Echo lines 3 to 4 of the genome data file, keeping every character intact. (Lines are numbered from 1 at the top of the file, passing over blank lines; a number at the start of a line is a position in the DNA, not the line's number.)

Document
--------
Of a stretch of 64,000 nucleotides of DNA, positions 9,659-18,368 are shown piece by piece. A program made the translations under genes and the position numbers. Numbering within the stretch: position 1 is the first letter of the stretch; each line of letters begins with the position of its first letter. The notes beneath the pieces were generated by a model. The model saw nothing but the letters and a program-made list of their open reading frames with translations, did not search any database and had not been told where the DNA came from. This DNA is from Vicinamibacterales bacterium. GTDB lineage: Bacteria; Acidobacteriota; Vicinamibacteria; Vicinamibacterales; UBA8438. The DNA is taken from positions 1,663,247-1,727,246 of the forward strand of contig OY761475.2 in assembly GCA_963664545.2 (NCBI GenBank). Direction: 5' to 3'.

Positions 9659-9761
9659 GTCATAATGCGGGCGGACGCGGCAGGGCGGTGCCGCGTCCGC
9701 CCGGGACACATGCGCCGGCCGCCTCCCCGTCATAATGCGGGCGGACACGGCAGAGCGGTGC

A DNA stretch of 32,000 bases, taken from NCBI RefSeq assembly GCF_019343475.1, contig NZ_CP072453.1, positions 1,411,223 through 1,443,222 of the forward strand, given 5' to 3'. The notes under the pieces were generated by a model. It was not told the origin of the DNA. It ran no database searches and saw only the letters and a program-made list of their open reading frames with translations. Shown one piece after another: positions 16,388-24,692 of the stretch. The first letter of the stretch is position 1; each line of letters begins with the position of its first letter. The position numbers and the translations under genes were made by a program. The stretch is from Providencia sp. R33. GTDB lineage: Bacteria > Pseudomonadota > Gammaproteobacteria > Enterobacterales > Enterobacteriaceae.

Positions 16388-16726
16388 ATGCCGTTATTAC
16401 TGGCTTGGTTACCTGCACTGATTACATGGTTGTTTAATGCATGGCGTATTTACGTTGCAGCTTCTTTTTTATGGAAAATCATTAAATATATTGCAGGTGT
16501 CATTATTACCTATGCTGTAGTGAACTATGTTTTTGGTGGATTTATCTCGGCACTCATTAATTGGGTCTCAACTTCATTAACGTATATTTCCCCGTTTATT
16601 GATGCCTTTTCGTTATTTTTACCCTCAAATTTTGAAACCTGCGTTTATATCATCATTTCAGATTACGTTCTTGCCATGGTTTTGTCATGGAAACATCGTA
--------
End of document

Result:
9659 GTCATAATGCGGGCGGACGCGGCAGGGCGGTGCCGCGTCCGC
9701 CCGGGACACATGCGCCGGCCGCCTCCCCGTCATAATGCGGGCGGACACGGCAGAGCGGTGC